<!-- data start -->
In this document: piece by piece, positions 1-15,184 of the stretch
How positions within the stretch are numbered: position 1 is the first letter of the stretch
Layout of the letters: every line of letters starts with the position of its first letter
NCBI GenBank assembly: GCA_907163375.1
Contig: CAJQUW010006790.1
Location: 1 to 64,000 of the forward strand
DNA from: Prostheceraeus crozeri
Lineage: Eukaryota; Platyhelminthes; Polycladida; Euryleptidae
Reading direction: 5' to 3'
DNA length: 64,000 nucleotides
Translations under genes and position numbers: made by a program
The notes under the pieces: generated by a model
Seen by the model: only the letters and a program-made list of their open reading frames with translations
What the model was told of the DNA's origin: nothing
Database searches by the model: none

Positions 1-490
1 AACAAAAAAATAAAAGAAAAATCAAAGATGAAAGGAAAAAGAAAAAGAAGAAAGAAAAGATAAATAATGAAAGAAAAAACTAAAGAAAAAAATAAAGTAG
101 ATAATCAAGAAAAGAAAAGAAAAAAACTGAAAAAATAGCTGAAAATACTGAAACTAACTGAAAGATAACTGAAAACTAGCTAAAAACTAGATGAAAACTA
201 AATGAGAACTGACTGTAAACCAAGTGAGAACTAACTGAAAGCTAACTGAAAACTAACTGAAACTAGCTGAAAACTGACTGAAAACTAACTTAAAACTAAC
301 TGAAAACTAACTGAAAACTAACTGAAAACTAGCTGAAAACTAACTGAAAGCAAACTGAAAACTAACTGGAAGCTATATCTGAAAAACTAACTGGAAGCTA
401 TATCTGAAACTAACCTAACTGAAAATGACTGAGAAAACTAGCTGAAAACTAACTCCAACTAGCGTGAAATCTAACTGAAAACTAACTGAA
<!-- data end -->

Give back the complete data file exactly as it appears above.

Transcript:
In this document: piece by piece, positions 1-15,184 of the stretch
How positions within the stretch are numbered: position 1 is the first letter of the stretch
Layout of the letters: every line of letters starts with the position of its first letter
NCBI GenBank assembly: GCA_907163375.1
Contig: CAJQUW010006790.1
Location: 1 to 64,000 of the forward strand
DNA from: Prostheceraeus crozeri
Lineage: Eukaryota; Platyhelminthes; Polycladida; Euryleptidae
Reading direction: 5' to 3'
DNA length: 64,000 nucleotides
Translations under genes and position numbers: made by a program
The notes under the pieces: generated by a model
Seen by the model: only the letters and a program-made list of their open reading frames with translations
What the model was told of the DNA's origin: nothing
Database searches by the model: none

Positions 1-490
1 AACAAAAAAATAAAAGAAAAATCAAAGATGAAAGGAAAAAGAAAAAGAAGAAAGAAAAGATAAATAATGAAAGAAAAAACTAAAGAAAAAAATAAAGTAG
101 ATAATCAAGAAAAGAAAAGAAAAAAACTGAAAAAATAGCTGAAAATACTGAAACTAACTGAAAGATAACTGAAAACTAGCTAAAAACTAGATGAAAACTA
201 AATGAGAACTGACTGTAAACCAAGTGAGAACTAACTGAAAGCTAACTGAAAACTAACTGAAACTAGCTGAAAACTGACTGAAAACTAACTTAAAACTAAC
301 TGAAAACTAACTGAAAACTAACTGAAAACTAGCTGAAAACTAACTGAAAGCAAACTGAAAACTAACTGGAAGCTATATCTGAAAAACTAACTGGAAGCTA
401 TATCTGAAACTAACCTAACTGAAAATGACTGAGAAAACTAGCTGAAAACTAACTCCAACTAGCGTGAAATCTAACTGAAAACTAACTGAA